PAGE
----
Quiet Krejci leading the way for Bruins
Boston Bruins forward David Krejci cuts around Tyler Bozak of the Toronto Maple Leafs during Game 4 of the Eastern Conference quarterfinals at the Air Canada Centre in Toronto May 8, 2013. (Dave Abel/QMI Agency)
The other day in the Boston Bruins dressing room, a big scrum formed around the stall of fourth-line tough guy Shawn Thornton.
The semi-circle of media was deep and strained the space around Bruins centre David Krejci, who was sitting in his stall adjacent to Thornton’s and trying, while seemingly unnoticed by the media throng, to take his skates off.
A couple of seats away, Bruins forward Chris Kelly took in the scene.
“No, you wouldn’t want to ask the leading scorer in the playoffs any questions,” he said of Krejci, who came out of the Bruins’ seven-game first round defeat of the Toronto Maple Leafs with 13 points and entered Saturday’s games tied for the NHL playoffs scoring lead with Pittsburgh’s Evgeni Malkin with 14.
That’s just the way it seems to be with the 27-year-old Krejci, who is earning a reputation for being a prolific playoff performer without much of a profile.
He led the playoffs in scoring when the Bruins won the Stanley Cup in 2011 with 12 goals and 11 assists in 25 games.
With his impressive output so far this spring, he now has 61 points in 67 career playoff games and has a plus/minus of 28.
He’s never been a point-per-game player in the regular season with his best being 73 points in 82 games during the 2008-09 campaign. Since the beginning of the Bruins’ Cup run in 2011, however, Krejci has 18 goals and 22 assists in 40 games in what might be one of the least-heralded stats in the playoffs.
That includes last spring when he had just a goal and and two assists in the Bruins’ seven-game defeat at the hands of the Washington Capitals. A heavy pane of glass fell on Krejci during the Bruins’ celebration of Kelly’s overtime goal in Game 1 of the series. Fans at the TD Garden were pounding on it when it fell toward the ice, catching Krejci on the back of the head before flattening him underneath it.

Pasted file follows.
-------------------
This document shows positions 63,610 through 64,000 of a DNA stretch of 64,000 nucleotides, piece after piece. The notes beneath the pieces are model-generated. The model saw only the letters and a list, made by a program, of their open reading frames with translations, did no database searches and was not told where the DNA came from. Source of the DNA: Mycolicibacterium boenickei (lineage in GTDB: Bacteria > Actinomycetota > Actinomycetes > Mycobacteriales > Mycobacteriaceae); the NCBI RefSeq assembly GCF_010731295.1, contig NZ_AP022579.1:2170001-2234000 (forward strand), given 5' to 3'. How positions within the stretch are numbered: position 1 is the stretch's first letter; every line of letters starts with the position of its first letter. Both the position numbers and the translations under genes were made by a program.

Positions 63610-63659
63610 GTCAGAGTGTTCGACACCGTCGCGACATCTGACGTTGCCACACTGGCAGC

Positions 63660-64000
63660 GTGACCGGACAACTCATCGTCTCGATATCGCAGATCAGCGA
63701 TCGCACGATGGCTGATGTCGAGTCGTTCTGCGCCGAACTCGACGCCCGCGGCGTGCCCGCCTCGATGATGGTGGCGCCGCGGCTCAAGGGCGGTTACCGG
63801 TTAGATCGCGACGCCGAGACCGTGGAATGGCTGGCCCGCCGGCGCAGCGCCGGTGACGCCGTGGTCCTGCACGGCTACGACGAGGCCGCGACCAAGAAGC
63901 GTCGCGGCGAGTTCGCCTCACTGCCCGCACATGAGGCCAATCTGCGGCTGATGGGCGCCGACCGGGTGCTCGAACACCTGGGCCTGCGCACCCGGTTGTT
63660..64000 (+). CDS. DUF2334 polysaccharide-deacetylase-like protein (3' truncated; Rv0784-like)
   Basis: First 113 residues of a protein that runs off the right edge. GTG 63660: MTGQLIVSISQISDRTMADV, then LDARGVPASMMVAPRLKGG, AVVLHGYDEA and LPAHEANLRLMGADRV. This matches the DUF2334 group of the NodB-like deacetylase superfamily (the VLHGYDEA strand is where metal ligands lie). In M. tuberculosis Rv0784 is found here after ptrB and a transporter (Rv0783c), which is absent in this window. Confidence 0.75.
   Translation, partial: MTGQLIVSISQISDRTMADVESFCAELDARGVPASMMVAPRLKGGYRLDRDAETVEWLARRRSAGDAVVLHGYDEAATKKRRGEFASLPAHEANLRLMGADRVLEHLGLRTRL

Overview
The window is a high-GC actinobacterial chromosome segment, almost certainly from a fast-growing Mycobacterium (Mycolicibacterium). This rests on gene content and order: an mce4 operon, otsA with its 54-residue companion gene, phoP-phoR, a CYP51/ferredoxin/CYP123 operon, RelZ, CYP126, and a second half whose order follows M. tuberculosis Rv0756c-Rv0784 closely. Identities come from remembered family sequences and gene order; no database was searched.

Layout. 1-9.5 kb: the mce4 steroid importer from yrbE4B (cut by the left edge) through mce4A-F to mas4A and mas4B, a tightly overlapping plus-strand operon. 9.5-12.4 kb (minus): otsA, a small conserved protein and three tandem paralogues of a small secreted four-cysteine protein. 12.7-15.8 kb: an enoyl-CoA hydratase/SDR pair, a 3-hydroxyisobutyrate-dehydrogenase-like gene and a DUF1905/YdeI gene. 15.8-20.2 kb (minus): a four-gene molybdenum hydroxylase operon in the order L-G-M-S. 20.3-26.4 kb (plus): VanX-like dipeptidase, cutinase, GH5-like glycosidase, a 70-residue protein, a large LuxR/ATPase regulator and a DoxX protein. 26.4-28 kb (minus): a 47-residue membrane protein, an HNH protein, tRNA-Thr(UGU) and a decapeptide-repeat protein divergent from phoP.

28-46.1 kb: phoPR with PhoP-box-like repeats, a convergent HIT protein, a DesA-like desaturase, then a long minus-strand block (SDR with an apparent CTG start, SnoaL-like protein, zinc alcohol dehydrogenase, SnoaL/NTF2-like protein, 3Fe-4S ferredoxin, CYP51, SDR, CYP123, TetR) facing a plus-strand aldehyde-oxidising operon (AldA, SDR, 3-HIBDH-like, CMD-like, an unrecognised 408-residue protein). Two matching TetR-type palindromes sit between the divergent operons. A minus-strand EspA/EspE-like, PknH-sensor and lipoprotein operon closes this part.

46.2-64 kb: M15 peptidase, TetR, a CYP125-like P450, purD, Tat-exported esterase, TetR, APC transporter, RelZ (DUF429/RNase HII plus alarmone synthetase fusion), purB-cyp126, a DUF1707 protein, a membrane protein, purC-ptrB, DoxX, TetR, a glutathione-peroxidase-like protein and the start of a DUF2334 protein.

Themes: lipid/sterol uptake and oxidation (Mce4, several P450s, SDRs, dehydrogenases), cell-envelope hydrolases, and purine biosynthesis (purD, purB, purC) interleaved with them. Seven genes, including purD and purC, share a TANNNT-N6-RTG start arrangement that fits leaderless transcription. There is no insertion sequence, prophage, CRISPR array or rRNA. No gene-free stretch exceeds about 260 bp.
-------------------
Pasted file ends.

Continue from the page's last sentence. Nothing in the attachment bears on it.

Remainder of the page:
He didn’t seem to be the same after that.
Who would be?
This post-season, Krejci looks like he’s back to the form he showed in helping the Bruins win the Cup in 2011.
He doesn’t come by his points in a flashy way and he is certainly not the most quotable guy off the ice.
“He just makes all the little plays that people in hockey appreciate,” said Kelly. “He doesn’t cheat in his end of the ice.”
“He might be underrated to you guys,” said Bruins winger Milan Lucic, one of Krejci’s linemates, “but he’s not underrated to people in this dressing room.”
Krejci has gotten the better of most of the matchups he’s faced in the playoffs. He has thrived on the challenge of facing the same centre or set of defencemen night after night.
“I don’t know if I like it or not. I don’t know anything else. It’s the way it is in the playoffs and that’s the way it’s been for a long time,” said Krejci. “Everybody knows what they’re up against. I know the guys I’m going to see in this series. I just have to do my thing.”
Krejci wasn’t thrilled with the performance of his line in the Bruins’ Game 1 overtime victory over the New York Rangers on Thursday and is looking to ramp it up for Game 2 Sunday afternoon.
Krejci had an assist on the Bruins’ opening goal by defenceman Zdeno Chara in Game 1 and still managed to reel off five shots on Rangers goaltender Henrik Lundqvist.
The Krejci line carried the Bruins in the first round and one of Boston’s traits in their march to the Stanley Cup two years ago was different lines would rise to the occasion in each round.
“That’s what you need to win series, to win the Cup. If you have only one line going, you’re not going to get far. I think we have a good team. I think we showed in the first round, we have many guys who can step up,” said Krejci. “I know people were hard on (Patrice Bergeron)’s line, but Bergy got the two most important goals in the season so far. They stepped up and that’s a perfect example of our team.
“Hopefully we can do it again in the second round.”